Whether you're naughty or nice this year is up to you, but be warned that in addition to getting a stocking full of coal, if you're naughty you just might get disemboweled by Frau Perchta. If you thought Krampus was a scary holiday dude, folktales from Germany and Austria about this violent Christmas witch will make you squirm. In fact, humanity should be eternally grateful there isn't a Perchta-Krampus hybrid.
Like some other creepy fairy tales, Perchta's popularity was helped out by Jacob Grimm and although the exact origin of the Frau Perchta Christmas legend is unknown, it goes pretty far back in German-Austrian folklore. She was believed to be a goddess celebrated during the days between Christmas and Epiphany, until Christianity overturned the pagan beliefs thought to have created her. These days, Frau Perchta's just another scary Christmas creature. Similar to stories of Iceland's Yule Brothers or one of the worst moments in a Brothers Grimm fairy tale, it's believed Frau Perchta will do some pretty nasty things if you've been naughty that year. You may no longer believe in Santa, but you better watch out if Frau Perchta ever comes to town.
Frau Perchta is often referred to as the "belly slitter," and for good reason. According to legend, if a person doesn't complete their work due to laziness or has done too many bad deeds throughout the year, she'll use the long knife she hides in her clothing to slit their belly open and steal the person's guts. What she does with all those guts isn't clear but at least she's nice enough to replace them with straw and rocks or garbage. Perchta's also been known to use pieces of glass to cut the tongues of children who lie or set fire to a spinner's half-finished work. These extreme measures make a lump of coal seem almost as awesome as an Xbox.
A horrible group of evil spirits called Perchten are under the control of Frau Perchta and she leads them around as she flies across the mountains and plains of Eastern Europe. While she lets this pack of demons do whatever they want to the humans that have behaved badly, it is said she protects the people who are good by keeping her hoard away from them. Masks and costumed dancers were utilized by villagers in an effort to keep these evil creatures away. Many members of her group are believed to be the spirits of children who were not baptized before they died and thus unable to enter either heaven or hell. It's possible the claim that the children were unbaptized was suggested by Christians in order to explain Perchta's appearance with kids who weren't hers.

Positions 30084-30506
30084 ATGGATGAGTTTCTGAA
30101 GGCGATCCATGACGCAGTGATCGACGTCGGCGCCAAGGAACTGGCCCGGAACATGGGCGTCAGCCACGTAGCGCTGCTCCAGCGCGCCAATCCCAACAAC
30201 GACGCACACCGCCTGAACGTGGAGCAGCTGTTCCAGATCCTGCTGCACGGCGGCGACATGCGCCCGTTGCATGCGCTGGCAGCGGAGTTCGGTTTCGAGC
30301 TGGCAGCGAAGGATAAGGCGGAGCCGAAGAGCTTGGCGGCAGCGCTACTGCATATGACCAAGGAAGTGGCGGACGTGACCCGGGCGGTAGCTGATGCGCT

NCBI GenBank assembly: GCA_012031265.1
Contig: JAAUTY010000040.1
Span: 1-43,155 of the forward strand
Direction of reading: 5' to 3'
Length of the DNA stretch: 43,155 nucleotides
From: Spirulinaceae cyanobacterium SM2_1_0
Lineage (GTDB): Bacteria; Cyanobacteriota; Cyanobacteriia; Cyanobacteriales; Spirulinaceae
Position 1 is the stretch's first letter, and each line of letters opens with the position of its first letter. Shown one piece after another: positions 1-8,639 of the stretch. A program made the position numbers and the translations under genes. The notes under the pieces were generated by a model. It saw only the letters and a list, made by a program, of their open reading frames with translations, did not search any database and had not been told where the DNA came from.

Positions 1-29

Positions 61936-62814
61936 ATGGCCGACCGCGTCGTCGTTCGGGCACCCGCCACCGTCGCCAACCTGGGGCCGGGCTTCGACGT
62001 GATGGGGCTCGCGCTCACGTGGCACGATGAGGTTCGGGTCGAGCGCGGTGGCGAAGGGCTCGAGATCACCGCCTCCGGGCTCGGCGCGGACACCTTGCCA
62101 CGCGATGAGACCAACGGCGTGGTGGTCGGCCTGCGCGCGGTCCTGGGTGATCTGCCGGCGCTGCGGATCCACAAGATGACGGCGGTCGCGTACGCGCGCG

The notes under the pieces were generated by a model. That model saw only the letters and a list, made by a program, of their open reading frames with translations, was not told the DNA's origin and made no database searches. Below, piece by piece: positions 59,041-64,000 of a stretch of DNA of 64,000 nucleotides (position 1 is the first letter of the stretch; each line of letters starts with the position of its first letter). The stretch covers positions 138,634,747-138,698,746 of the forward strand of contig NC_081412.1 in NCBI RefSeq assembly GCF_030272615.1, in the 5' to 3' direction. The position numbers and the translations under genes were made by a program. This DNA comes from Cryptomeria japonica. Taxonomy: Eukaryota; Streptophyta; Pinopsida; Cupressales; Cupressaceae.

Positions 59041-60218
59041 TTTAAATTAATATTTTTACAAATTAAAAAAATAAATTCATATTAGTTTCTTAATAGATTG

It is believed the name Perchta was adapted from a German word that means "bright" or "shining" and in some folktales she is seen as a beautiful woman wearing all white. In the less romantic stories, however, Frau Perchta appears as an old crone. Sometimes her nose is long and curved like some sort of bird beak, it's suggested she may be a shapeshifter, and she's occasionally dressed in rags. It's also possible that she is actually half man and half woman, representing all humans at once.
Researchers believe Perchta's transformation from goddess to terrifying hag came about as pagan practices were overtaken by Christianity and their desire to squash pagan beliefs. Considering the duality of tales told about Perchta in which she is either kind or murderous, and appears during the holiday season as a new year is dawning, having an appearance that is two-sided makes sense.
Frau Perchta is said to appear during the 12 days between Christmas and the January 6 holiday Epiphany, a Christian celebration remembering the revelation of God in the newborn Jesus Christ. According to legend, if people work on her Epiphany feast day, she will become very angry. Perchta would prefer humanity join together for a meal and enjoy each other's company. Before she visits their homes, people will leave food out, such as porridge, as an offering to her. If Perchta doesn't get any offerings or if a person was lazy any other day of the year, she may bestow her wrath upon them. She has a special love of spinners who work hard to make thread but expects them to produce a certain amount by the end of the year. Those who come up short are said to anger Perchta as well.